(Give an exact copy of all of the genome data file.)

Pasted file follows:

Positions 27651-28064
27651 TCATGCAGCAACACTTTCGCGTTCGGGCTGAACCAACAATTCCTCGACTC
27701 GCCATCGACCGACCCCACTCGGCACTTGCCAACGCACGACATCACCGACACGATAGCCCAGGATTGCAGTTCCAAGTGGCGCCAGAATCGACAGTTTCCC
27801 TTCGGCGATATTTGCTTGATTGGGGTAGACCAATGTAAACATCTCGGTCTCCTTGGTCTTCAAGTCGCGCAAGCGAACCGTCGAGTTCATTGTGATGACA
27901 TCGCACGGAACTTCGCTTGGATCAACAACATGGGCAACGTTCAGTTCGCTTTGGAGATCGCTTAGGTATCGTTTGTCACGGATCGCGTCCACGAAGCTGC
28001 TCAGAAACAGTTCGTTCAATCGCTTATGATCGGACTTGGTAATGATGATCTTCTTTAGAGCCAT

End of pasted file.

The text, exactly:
Positions 27651-28064
27651 TCATGCAGCAACACTTTCGCGTTCGGGCTGAACCAACAATTCCTCGACTC
27701 GCCATCGACCGACCCCACTCGGCACTTGCCAACGCACGACATCACCGACACGATAGCCCAGGATTGCAGTTCCAAGTGGCGCCAGAATCGACAGTTTCCC
27801 TTCGGCGATATTTGCTTGATTGGGGTAGACCAATGTAAACATCTCGGTCTCCTTGGTCTTCAAGTCGCGCAAGCGAACCGTCGAGTTCATTGTGATGACA
27901 TCGCACGGAACTTCGCTTGGATCAACAACATGGGCAACGTTCAGTTCGCTTTGGAGATCGCTTAGGTATCGTTTGTCACGGATCGCGTCCACGAAGCTGC
28001 TCAGAAACAGTTCGTTCAATCGCTTATGATCGGACTTGGTAATGATGATCTTCTTTAGAGCCAT